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Grass-fed beef: What are the heart-health benefits?

Medically reviewed on February 10, 2018

Possibly. The difference in the diets of the cattle changes the nutrients and fats you get from eating the different types of beef. Grass-fed beef generally comes from cattle that eat only grass and other foraged foods throughout their lives.

Often, conventional beef cattle eat a diet that includes grains, such as corn, at some point. When compared with other types of beef, grass-fed beef may have some heart-health benefits. Grass-fed beef may have:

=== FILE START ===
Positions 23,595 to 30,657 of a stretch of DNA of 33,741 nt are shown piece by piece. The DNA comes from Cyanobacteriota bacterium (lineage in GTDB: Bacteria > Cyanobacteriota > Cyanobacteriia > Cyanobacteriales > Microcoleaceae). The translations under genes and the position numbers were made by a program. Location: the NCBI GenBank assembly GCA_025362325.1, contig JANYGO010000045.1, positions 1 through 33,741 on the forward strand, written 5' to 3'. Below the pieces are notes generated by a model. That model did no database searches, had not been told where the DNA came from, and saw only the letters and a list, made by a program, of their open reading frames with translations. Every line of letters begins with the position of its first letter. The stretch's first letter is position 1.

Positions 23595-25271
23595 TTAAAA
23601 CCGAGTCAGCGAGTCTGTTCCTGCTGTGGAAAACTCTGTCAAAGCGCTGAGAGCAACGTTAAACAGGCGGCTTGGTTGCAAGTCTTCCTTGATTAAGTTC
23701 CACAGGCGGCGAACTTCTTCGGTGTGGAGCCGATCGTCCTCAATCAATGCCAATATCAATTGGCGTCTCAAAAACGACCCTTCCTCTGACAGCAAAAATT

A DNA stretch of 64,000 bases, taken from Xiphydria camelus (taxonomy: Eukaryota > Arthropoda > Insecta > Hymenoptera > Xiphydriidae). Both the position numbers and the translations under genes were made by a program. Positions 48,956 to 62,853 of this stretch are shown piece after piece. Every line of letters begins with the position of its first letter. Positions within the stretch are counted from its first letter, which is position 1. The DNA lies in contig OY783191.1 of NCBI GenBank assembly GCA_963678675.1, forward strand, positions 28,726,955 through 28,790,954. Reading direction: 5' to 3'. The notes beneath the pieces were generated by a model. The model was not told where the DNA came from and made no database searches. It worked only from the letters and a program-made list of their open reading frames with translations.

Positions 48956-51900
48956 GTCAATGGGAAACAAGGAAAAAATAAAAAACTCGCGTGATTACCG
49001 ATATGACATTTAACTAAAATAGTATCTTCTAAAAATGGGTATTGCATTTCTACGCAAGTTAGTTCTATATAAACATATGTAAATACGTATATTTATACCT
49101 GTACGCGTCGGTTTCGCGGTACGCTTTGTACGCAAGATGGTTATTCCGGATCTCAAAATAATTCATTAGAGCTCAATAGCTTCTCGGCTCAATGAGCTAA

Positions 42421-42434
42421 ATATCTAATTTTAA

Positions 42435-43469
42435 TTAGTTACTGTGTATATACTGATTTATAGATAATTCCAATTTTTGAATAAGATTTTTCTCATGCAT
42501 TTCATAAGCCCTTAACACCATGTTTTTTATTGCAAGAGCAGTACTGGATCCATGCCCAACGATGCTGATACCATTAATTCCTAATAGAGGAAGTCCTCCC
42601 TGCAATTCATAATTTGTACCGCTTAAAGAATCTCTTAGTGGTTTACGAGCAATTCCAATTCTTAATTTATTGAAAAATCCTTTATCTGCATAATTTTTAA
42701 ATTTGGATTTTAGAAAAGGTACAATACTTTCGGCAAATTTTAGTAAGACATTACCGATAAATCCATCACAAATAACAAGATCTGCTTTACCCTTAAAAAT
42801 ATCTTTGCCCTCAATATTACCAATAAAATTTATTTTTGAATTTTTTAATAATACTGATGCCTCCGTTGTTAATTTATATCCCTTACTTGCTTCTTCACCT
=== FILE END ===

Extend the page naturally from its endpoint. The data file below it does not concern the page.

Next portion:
• Less total fat
  • More heart-healthy omega-3 fatty acids
  • More conjugated linoleic acid, a type of fat that's thought to reduce heart disease and cancer risks
  • More antioxidant vitamins, such as vitamin E

Lean beef that's 10 percent fat or less — whether it's grass-fed beef or another type of beef — can be part of a heart-healthy diet. Although many people think grass-fed beef tastes better, it's generally more expensive and there is limited long-term research to definitively prove that grass-fed beef is better for you. Talk to your doctor or dietitian if you're thinking about adding more lean beef, including grass-fed beef, into your diet.

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